strange." Then there's the obvious problem: what if the coin holder plunks
the device into a pop machine? "You give the guy something with a transmitter
that he's going to spend — I mean, he might have it for an hour," Mathers
said with a chuckle. Harris speculates recent leaps in miniaturization could
allow for a sophisticated transmitter capable of monitoring a target's extensive
travels. "I think we can be pretty darn confident that the technology is
there for the sorts of micro-units that would be required to embed these things
in a coin," he said. "It's a brave new world, and greatly concerning on so
many levels." Passing the coin to an unwitting contractor, particularly in
strife-torn countries, could mark the person for kidnapping or assassination,
Harris said. "You could almost, by handing a coin to somebody, achieve the
equivalent of the Mafiosi's last kiss on the cheek." The Defence Security
Service report says employees of U.S. contractors reported suspicious contacts
from individuals, firms or governments of more than 100 countries during the
year. Technologies that generated the most interest were information systems,
lasers and optics, aeronautics and sensors. A foreign approach often meant
a simple request for information from the contractor.
Can contain built-in scanners
But the report also underscores clandestine means of acquiring secrets from
U.S. employees, particularly those travelling abroad. "It is important to
recognize copiers and shredders can contain built-in scanners to copy the
data." Other common methods include placing listening devices in rooms, searching
hotel rooms, inspecting electronic equipment and eavesdropping on conversations.
The report, which first came to light in a U.S. newspaper, has since been
posted on the website of the Federation of American Scientists, an organization
that tracks the intelligence world and promotes government openness.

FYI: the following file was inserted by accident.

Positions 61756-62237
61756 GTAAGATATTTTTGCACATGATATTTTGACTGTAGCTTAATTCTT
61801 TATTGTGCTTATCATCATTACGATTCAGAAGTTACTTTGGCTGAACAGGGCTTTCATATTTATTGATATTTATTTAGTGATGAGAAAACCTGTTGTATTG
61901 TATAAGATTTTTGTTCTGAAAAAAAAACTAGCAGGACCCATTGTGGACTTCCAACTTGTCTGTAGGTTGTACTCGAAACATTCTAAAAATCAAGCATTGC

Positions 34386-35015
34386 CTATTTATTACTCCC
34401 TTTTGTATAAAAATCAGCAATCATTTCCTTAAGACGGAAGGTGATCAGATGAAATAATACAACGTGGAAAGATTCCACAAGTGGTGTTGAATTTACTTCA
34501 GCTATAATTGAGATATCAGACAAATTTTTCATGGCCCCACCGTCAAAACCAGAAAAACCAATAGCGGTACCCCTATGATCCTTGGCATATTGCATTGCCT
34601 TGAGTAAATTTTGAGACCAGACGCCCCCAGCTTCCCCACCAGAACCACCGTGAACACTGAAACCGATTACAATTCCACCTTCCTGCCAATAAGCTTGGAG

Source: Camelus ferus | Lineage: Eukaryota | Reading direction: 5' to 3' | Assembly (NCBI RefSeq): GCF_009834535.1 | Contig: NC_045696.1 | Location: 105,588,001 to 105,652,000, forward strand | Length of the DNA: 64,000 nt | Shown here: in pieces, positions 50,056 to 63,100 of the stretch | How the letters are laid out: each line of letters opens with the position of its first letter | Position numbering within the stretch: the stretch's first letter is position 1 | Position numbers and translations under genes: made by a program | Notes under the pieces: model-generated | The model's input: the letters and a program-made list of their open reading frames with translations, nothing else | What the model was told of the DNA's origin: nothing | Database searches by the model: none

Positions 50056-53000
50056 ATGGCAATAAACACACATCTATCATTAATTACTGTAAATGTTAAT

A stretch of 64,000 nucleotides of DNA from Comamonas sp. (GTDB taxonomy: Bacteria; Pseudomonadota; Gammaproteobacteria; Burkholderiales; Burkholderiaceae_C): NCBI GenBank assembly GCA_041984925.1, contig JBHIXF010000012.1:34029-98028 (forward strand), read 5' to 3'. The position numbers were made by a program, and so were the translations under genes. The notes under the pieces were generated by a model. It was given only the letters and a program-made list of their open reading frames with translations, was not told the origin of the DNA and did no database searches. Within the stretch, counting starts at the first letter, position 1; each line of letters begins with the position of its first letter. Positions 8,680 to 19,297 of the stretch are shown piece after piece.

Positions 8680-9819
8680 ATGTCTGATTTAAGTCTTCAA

9. The WBCC Bi-metallic Quiz Game #544...by Jack Hepler, USA
The Kenyan Coat of Arms appears on the Bi-metallic coins of Kenya.
The CoA consists of a shield and spears used by the Masai tribe. The motto,
Harambee is the motto of the chief political party KANU (Kenya African National
Union) and means "all pull together". It was used by the first President Jomo
Kenyatta whose image appears on the most recent coin issues. The bird in
the center of the shield is the symbol of the KANU. The shield colors represent
the struggle for independence - green is the earth, red is the blood of the
Mau Mau warriors for independence and black the rich soils. Lions flank the
shield and are often seen in Kenyan parks. What kind of bird is in the center
of the shield?
Please send your answer to: firstname.lastname@example.org
Note: See this coin and many others by visiting the WBCC website; http://www.wbcc-online.com
Answer to Bi-metallic Quiz Game question #543
In 2005, Finland issued a commemorative 2 Euro. The design incorporated
the image of a dove, the symbol for peace. What did this coin commemorate?
a. The end of World War II
b. Finnish independence
c. The end of World War I
d. The United Nations
The correct answer for question #543 is d; The United Nations.
10 WBCC Quiz Game Prize.........by Jack Hepler, USA
A Bi-metallic prize will be awarded to a member who correctly answers the
WBCC Quiz Game this week. If more than one member gets the correct answer,
a random drawing will be conducted to select a winner. There were nine players
in game #542 and the winner was Bertie van Haag, WBCC member #261.
11. New Bi- or Tri-metallic images........by Rod Sell, Australia
The new Bi- and Tri-metallic image shown at:
* Luxembourg 2007 2 Euro
* Kenya 2005 bimetallics
* Kazakhstan 2006 tantalum bimetallic
* Finland 2007 new 1 euro design
12. WBCC Auction 82 accepting lots.............by Rod Sell, WBCC
I am accepting lots for Auction 82 which starts on the 3rd February 2007
with Newsmail 547. You have 3 weeks left to list your lots.
The lots listed so far can be seen at: http://wbcc-online.com/auction/auction82.html
Please email your lots to me at email@example.com.
Members are allowed to list up to 20 lots in each auction.
The Worldwide Bi-metallic Collectors Club (WBCC)
was established September 14, 1996 and is the very first
Collectors Club using the Internet.
Goal of the WBCC is exchange Bi-metallics
and exchange knowledge about Bi-metallics
WBCC Webmaster & Auction Provider,
WBCC DoCu-Centre: Frans Dubois,
WBCC Public Relations: Cliff Anderson,USA.
WBCC Research Centre: Paul Baker, UK.
WBCC Developement Centre:
WBCC ANA Focal Point: Ray Lockwood,
WBCC Focal Point: Martin Peeters,
Bi-metallic Forum Page
The WBCC will attend the following future International events:
* World Money Fair 2007, February 2 till 4, 2007 at Berlin in
the Estrel Convention Center, Germany, http://www.worldmoneyfair.ch/wmf/english/index.html
* Open Day of The Royal Dutch Mint 2007, June 9th. 2007, Utrecht,
* 7th Northern Coin Event 2007, Saturday, September 15th 2007, Assen,
The Netherlands http://www.muntmanifestatie.nl